Under the Status-Quo system, earth resources, along with production of these resources, is controlled by a handful of International Corporations. Artificial Scarcity is the condition resulting from limitation in any production stage of products and services which would otherwise be plentiful and inexpensive. One way of accomplishing this is through a technique known as Planned Obsolescence, which we’ll address here.
Artificial Scarcity characteristics:
- It artificially and unreasonably increases the price, as well as profits, of goods and services that would otherwise be inexpensive.
- It implicates a fear of not having to keep us fighting to have and store more.
- It fuels international wars driven by the illusion that there are basically not enough resources for everyone.
According to Paul D. Fernhout, creator of www.artificialscarcity.com, “Capitalism requires scarcity in order to operate, and in that sense, is defective by design if we aim to universal abundance. If there is universal abundance under capitalism, it needs to be privatized and locked away, otherwise capitalism will cease to function.” As we can see Artificial Scarcity is needed for certain economic systems to prosper, but it at the same time creates much bigger economic problems. For example, low paid workers can be endlessly pitted against each other for “jobs” at the lowest possible compensation, and hence divided and collectively swindled, forever.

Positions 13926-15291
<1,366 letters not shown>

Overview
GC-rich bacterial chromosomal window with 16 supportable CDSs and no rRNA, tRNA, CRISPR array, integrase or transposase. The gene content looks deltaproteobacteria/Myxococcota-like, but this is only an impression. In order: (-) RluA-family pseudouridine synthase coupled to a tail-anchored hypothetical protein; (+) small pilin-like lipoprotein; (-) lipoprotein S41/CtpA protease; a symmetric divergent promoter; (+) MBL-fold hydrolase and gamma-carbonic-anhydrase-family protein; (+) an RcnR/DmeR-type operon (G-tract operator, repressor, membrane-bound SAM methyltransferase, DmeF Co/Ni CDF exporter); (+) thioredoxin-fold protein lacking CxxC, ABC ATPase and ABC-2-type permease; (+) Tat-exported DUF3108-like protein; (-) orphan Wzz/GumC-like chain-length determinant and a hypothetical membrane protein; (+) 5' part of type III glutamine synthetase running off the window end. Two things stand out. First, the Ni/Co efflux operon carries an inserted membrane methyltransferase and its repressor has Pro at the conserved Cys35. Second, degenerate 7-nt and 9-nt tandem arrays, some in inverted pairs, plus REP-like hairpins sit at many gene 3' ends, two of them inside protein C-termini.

– According to The Financial Times Ltd, unmet high demands to work and live in Britain’s successful capital makes its failure to provide sufficient space more evident. Moreover, the scarcity of London land for development is mostly artificial, and is largely coordinated by politics. Influenced by other examples by Singapore government, which owns 80 per cent of the homes its population inhabits, along with, Hong Kong, which imposes restrictions on foreign buyers to limit ownership and keep the resources in the family. In contrast with Singapore and Hong Kong, London has sufficient land that could be better utilized for development but government restrictions suffocate the supply of land and keep the prices high.